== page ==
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Anaerobiosis as a Stimulus to Germination in Two Vernal Pool Grasses
Jon E. Keeley
American Journal of Botany
Vol. 75, No. 7 (Jul., 1988), pp. 1086-1089
Published by: Botanical Society of America, Inc.
Stable URL: http://www.jstor.org/stable/2443777
Page Count: 4
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Tuctoria greenei and Orcuttia californica are two aquatic annual grasses in the small tribe Orcuttieae. They are endemic to seasonal pool habitats in California and Baja California. In years of poor rainfall their seed banks remain dormant until a season of rainfall which is adequate to fill the pool basins. This study attempts to elucidate the factors responsible for cuing germination. Tuctoria greenei germination is almost entirely dependent upon a combination of anaerobic conditions and light. It is suggested that in nature, such cues would be relatively specific to the uppermost soil substrate overlain by water. Orcuttia californica germination exhibits far less dependence upon anaerobic conditions. There is some indirect evidence that fungi may play an important role in stimulating germination of this species.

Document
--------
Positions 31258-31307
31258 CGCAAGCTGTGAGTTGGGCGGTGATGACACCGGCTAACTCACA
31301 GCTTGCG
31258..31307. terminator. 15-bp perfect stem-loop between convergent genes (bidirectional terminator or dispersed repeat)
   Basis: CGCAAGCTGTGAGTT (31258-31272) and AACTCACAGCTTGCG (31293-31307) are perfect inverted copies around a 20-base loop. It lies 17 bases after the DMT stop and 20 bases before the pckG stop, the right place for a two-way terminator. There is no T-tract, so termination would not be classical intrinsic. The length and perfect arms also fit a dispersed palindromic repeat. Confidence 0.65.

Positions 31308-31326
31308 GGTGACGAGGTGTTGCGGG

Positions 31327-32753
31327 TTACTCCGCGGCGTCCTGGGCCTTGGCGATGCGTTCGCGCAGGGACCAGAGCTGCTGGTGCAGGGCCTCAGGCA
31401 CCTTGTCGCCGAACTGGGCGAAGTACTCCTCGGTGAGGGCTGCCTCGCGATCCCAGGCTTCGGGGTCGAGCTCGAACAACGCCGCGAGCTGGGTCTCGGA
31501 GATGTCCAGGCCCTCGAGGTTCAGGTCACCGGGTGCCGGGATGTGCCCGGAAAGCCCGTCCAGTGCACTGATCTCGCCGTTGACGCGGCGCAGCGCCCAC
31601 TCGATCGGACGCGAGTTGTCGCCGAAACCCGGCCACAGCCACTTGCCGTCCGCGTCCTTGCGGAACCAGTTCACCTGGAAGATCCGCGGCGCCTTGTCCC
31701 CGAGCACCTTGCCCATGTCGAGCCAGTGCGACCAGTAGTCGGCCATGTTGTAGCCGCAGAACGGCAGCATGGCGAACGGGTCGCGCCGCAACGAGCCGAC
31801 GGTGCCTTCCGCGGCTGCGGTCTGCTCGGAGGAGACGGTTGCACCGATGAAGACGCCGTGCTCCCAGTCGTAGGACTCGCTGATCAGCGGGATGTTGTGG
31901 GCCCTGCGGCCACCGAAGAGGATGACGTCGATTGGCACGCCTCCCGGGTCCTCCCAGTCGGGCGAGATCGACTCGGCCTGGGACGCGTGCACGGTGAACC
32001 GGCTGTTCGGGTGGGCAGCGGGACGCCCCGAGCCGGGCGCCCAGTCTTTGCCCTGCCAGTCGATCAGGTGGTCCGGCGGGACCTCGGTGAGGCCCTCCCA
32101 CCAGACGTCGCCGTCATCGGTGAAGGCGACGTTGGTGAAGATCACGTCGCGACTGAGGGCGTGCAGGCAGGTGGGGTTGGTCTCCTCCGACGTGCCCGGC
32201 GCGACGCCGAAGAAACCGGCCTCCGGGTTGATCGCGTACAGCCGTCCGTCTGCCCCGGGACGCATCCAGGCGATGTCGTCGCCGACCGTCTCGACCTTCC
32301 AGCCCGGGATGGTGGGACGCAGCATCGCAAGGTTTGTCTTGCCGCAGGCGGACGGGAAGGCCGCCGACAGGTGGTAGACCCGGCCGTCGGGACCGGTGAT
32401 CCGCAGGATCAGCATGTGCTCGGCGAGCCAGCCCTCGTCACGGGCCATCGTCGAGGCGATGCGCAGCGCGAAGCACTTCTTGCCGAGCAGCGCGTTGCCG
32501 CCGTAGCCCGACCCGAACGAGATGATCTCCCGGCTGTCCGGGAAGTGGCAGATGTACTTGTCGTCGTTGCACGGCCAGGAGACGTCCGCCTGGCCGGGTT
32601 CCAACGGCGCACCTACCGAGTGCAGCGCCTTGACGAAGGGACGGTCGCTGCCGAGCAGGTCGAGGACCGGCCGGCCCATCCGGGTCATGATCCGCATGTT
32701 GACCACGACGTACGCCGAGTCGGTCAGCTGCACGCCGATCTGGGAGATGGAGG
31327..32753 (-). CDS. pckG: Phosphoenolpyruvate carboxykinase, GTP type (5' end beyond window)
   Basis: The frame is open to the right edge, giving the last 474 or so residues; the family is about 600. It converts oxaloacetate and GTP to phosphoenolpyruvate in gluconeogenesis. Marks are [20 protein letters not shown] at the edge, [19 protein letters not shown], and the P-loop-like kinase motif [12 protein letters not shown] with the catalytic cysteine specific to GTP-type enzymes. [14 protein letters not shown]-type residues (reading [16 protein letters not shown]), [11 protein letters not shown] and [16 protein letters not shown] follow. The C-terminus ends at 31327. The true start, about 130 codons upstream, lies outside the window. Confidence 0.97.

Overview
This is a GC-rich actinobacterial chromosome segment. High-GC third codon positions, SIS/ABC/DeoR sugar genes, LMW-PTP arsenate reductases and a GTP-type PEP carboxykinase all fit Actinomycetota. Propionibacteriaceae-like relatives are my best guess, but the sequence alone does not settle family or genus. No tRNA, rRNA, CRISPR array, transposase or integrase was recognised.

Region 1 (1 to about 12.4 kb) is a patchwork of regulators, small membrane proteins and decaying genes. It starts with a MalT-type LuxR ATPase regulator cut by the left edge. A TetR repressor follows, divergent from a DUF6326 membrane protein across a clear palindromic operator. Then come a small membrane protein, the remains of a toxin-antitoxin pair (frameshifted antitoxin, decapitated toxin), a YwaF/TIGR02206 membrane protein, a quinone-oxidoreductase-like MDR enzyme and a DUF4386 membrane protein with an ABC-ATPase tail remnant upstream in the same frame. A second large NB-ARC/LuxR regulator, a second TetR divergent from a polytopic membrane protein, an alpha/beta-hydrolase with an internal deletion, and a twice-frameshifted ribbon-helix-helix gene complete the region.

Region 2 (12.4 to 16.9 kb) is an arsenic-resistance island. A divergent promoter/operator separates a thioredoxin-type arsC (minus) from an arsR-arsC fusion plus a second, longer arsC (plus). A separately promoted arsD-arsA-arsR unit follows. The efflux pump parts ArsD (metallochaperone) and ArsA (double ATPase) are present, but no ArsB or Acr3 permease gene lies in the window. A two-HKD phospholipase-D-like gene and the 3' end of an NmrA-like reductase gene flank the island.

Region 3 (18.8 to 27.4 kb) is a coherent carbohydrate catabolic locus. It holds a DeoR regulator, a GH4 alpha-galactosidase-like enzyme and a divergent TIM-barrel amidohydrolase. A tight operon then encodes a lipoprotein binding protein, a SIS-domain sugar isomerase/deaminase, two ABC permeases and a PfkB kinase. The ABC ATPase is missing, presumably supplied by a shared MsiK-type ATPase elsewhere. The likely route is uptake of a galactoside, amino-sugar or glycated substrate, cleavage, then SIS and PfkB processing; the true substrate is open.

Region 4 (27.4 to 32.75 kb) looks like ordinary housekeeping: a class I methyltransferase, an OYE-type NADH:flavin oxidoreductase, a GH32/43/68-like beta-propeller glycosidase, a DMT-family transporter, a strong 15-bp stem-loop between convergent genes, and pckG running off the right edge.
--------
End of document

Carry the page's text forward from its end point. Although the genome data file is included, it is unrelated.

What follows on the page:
American Journal of Botany © 1988 Botanical Society of America, Inc.